By Blake Ellis/Melanie Hicken, CNN, October 2019

When 64-year-old Kamyar Samimi died in ICE custody, the agency issued a routine press release saying the preliminary cause of his death was cardiac arrest. It boasted about the nearly $200 million it had been spending annually on health care services for detainees, saying that “comprehensive medical care is provided from the moment detainees arrive and throughout the entirety of their stay.”

What the press release didn’t say was that Samimi’s death followed a series of lapses in his medical care — the sort of breakdowns that have been repeatedly identified in government investigations into the care provided at immigrant detention centers in recent years.

Samimi, an Iranian man who was being held by ICE in Aurora, Colorado, had been complaining of vomiting and pain for weeks leading up to his death in 2017, according to ICE’s investigation into his treatment.

He had told medical staff upon his arrival that he had been taking methadone, a painkiller commonly used to treat opioid addiction, since hurting his back in a car accident. He said he was starting to feel symptoms of withdrawal, yet nurses told investigators they didn’t have training in opioid withdrawal.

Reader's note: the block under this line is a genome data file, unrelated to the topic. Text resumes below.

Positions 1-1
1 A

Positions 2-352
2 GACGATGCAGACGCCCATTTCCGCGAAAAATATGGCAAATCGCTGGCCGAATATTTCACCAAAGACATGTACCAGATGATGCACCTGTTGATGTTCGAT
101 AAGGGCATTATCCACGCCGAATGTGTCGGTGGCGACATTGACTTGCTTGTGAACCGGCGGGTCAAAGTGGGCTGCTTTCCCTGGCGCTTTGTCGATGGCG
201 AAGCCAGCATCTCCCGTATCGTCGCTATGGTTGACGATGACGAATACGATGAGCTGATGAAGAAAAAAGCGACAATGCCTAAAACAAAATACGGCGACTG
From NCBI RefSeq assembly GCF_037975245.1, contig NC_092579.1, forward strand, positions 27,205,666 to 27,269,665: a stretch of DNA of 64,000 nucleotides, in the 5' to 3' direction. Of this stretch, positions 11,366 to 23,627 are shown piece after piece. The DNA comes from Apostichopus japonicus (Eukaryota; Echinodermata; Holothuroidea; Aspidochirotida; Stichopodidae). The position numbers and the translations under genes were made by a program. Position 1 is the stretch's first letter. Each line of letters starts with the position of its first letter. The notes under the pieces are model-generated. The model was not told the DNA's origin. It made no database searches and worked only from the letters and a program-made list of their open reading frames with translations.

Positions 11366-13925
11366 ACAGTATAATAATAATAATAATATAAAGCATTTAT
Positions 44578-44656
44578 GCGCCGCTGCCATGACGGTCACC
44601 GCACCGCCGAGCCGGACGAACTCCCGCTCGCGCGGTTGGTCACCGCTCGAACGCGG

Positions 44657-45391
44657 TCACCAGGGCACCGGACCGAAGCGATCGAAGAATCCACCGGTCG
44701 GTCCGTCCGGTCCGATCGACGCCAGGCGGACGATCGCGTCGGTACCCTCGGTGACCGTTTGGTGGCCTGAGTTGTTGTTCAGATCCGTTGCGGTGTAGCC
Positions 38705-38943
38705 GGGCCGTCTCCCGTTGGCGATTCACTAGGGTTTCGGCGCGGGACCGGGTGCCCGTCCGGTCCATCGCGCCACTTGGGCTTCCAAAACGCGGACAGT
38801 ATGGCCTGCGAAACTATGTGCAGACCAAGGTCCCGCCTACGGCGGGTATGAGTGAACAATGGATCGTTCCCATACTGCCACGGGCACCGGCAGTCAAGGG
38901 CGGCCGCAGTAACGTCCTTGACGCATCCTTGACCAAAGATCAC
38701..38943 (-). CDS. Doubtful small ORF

ICE’s report, which involved an outside analysis of his treatment and like other death reviews did not directly connect the medical failures to the death, also found that the facility had been without a director of nursing and another medical provider for more than six months.

Around a week before Samimi died, he was found unconscious on the floor of his cell but wasn’t sent to the hospital. And on the day he died, a nurse tried calling the doctor multiple times for help after the inmate appeared to have suffered a seizure, but the doctor didn’t answer or return any of those calls.

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